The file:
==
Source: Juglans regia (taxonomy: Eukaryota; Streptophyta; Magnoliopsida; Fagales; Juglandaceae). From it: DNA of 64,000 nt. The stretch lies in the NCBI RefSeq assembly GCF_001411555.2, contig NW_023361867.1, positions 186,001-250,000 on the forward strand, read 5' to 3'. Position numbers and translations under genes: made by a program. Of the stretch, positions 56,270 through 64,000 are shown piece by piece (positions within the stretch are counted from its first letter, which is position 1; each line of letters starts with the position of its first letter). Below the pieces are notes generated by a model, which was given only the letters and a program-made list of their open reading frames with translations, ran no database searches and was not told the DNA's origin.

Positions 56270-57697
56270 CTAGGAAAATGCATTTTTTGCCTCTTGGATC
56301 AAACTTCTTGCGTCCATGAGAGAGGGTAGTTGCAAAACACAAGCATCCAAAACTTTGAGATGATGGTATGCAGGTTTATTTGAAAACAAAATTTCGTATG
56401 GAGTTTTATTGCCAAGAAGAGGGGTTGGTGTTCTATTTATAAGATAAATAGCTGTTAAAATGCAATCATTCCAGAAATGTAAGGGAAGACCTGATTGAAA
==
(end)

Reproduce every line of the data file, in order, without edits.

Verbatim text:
Source: Juglans regia (taxonomy: Eukaryota; Streptophyta; Magnoliopsida; Fagales; Juglandaceae). From it: DNA of 64,000 nt. The stretch lies in the NCBI RefSeq assembly GCF_001411555.2, contig NW_023361867.1, positions 186,001-250,000 on the forward strand, read 5' to 3'. Position numbers and translations under genes: made by a program. Of the stretch, positions 56,270 through 64,000 are shown piece by piece (positions within the stretch are counted from its first letter, which is position 1; each line of letters starts with the position of its first letter). Below the pieces are notes generated by a model, which was given only the letters and a program-made list of their open reading frames with translations, ran no database searches and was not told the DNA's origin.

Positions 56270-57697
56270 CTAGGAAAATGCATTTTTTGCCTCTTGGATC
56301 AAACTTCTTGCGTCCATGAGAGAGGGTAGTTGCAAAACACAAGCATCCAAAACTTTGAGATGATGGTATGCAGGTTTATTTGAAAACAAAATTTCGTATG
56401 GAGTTTTATTGCCAAGAAGAGGGGTTGGTGTTCTATTTATAAGATAAATAGCTGTTAAAATGCAATCATTCCAGAAATGTAAGGGAAGACCTGATTGAAA